Instagram and other social media platforms have long been struggling with the rise of communities encouraging self-harm and suicide on their platforms. Following the death of 14-year-old British Molly Russell in 2017, the social media giant, under its new CEO Adam Mosseri, announced this week that it will hide images of self-harm under its ‘Sensitivity Screens’ feature.
There have been a number of deaths and incidents of self-harm in recent years as a result of the spread of various social media groups influencing teens to perform self-harm practices. Most infamously are groups promoting and encouraging members to sustain harmful and sometimes deadly eating disorders. But after Russell’s parents reported that they believe she took her own life following her exposure to disturbing posts on Instagram and Pinterest, social media platforms were forced to confront the dark and sometimes harmful turn their platforms have taken.
“I have been deeply moved by the tragic stories that have come to light this past month of … families affected by suicide and self-harm,” Mosseri write in an op-ed published by the Telegraph on Monday, February 4. “We are not yet where we need to be on the issues of suicide and self-harm. We need to do everything we can to keep the most vulnerable people who use our platform safe.” He added.
Under the new Sensitivity Screens feature, content that is clearly promoting self-harm, such as images of cuts or other forms of self-abuse will be removed from the platform immediately. This process is currently heavily reliant on community flagging, so the more vigilant and active we become as users, the safer the Instagram terrain will become—in theory. Of course, AI is also used to detect this type of content, however are well aware of the shortcomings of AI image recognition. Recent removals of what AI has detected as ‘pornographic’ images come to mind. Suffice to say, it is not all that accurate or reliable.
Instagram regards itself as a “supportive environment” says Mosseri; a platform for creating awareness among people facing difficult issues, and with that, some aspects of the new move have been criticised by those who see the platform as a place to freely express their struggles and find likeminded comradeship. For that Mosseri reported that Instagram still allows users to “share that they are struggling,” so photos or videos that don’t promote self-harm but talk about it and offer support will remain on the site, but won’t appear in search, hashtags, or the Explore tab.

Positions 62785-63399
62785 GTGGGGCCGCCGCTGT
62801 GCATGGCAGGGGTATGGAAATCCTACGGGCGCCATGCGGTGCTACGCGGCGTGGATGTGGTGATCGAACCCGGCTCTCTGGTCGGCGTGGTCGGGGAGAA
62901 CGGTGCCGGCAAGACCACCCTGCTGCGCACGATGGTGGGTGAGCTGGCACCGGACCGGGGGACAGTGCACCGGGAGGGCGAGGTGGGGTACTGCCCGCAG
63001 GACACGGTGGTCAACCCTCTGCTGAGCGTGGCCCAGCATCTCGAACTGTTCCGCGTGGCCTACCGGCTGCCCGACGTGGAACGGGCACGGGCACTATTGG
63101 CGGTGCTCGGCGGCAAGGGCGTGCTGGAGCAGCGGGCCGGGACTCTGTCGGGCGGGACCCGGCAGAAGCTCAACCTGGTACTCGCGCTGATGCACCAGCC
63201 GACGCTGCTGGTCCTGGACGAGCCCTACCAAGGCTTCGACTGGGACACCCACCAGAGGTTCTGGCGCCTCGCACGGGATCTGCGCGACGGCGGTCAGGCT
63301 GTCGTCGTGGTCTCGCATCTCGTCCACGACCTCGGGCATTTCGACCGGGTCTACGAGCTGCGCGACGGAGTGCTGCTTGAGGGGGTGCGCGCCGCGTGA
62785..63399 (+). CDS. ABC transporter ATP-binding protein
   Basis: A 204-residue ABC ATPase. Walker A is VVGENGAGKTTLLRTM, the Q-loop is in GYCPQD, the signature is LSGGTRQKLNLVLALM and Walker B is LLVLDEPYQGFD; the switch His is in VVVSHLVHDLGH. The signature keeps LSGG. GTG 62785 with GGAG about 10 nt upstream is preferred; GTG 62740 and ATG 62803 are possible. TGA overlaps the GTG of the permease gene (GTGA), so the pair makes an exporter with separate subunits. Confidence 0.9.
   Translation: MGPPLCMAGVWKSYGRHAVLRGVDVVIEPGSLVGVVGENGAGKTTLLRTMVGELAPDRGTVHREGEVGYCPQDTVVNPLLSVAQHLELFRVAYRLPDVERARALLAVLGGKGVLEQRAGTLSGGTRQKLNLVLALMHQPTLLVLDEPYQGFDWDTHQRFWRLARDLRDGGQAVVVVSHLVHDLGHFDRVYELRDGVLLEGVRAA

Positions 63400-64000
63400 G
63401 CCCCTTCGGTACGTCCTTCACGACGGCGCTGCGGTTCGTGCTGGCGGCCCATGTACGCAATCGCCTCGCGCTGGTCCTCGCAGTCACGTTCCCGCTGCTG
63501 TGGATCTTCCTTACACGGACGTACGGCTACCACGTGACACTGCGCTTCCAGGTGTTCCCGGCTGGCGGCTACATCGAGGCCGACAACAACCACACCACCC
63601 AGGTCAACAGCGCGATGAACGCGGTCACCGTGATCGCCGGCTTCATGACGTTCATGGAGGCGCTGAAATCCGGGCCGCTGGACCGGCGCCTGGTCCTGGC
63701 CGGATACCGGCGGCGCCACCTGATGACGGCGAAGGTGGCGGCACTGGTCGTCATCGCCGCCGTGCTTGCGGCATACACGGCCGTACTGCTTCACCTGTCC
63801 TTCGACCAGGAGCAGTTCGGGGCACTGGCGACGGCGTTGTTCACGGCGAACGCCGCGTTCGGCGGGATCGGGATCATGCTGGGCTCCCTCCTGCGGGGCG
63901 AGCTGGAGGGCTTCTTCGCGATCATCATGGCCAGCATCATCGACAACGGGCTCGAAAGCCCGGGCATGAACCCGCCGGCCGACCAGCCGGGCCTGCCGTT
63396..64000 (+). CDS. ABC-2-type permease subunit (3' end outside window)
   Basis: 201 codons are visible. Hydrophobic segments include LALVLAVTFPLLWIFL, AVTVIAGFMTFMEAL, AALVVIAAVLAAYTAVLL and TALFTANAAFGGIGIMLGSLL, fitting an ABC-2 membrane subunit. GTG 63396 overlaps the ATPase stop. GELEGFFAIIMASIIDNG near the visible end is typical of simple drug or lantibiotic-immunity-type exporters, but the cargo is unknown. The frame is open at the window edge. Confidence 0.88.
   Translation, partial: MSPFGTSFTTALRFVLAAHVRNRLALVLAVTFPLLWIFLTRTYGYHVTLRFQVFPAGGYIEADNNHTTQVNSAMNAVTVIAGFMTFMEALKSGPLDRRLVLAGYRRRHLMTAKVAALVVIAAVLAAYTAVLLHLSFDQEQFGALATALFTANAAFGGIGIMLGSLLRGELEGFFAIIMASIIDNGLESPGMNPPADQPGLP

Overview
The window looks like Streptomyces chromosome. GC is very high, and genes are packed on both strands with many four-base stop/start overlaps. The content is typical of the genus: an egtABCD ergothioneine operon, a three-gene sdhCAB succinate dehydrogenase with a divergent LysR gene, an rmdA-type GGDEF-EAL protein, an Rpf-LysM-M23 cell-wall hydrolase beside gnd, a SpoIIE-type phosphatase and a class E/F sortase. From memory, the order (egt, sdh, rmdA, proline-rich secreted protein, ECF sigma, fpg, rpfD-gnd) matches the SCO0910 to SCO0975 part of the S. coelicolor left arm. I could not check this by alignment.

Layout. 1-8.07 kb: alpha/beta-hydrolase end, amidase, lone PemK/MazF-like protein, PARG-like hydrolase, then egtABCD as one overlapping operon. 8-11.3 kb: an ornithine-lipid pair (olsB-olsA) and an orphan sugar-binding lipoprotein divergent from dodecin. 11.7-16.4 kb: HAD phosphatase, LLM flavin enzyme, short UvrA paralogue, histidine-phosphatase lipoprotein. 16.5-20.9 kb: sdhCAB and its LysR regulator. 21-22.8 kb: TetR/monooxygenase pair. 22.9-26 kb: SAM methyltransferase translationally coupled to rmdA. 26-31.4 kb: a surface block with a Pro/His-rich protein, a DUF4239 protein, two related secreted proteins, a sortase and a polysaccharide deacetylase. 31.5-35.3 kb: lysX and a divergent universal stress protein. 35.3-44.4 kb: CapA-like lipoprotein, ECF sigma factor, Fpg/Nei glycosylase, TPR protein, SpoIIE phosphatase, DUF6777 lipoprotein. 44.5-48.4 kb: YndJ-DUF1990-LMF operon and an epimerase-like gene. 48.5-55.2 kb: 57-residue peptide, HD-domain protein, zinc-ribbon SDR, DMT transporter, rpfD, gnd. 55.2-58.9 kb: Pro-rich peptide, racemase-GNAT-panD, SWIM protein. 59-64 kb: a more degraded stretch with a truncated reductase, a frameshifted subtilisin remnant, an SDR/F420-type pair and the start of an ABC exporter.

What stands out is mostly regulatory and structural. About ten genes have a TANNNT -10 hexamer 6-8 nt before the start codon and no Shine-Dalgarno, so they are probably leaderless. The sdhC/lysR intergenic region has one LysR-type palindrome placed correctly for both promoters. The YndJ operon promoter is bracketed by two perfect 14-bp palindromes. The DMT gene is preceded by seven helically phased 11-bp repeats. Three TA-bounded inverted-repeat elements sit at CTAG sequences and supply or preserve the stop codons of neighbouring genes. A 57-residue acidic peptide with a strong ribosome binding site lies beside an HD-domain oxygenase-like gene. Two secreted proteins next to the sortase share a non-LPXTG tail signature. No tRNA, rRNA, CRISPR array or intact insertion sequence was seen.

The company also employs content reviewers trained to make it more difficult to find self-harm images, and is working on new ways to support people in need. “This is a difficult but important balance to get right,” Mossari wrote. “These issues will take time, but it’s critical we take big steps forward now.”
It seems that Mosseri is on the right track when it comes to the difficult task of making the platform safer for users who are vulnerable, yet a side-effect of Sensitive Screens will undoubtedly make this move it more difficult to find accounts that offer positive support to those suffering from mental ill health. With that, it’s crucial that in its chase to make the platform ‘safe’, Instagram (and other social media platforms) tread carefully around the terrain of these accounts and nourish channels, users and communities who do support those looking for a place to share, talk and help one another through virtual aid.
Last month, British MPs rejected plans for a 1p per garment fashion tax albeit our climate crisis. At the same time, a Missguided £1 bikini appeared on the market—something that should be beyond concerning for everyone. The U.K. has the highest consumption of fast fashion in the whole of Europe, with over a million tonnes of clothing ending up in landfills each year. So how much power do we as consumers really have when it comes to sustainability and why is this discussion still going on?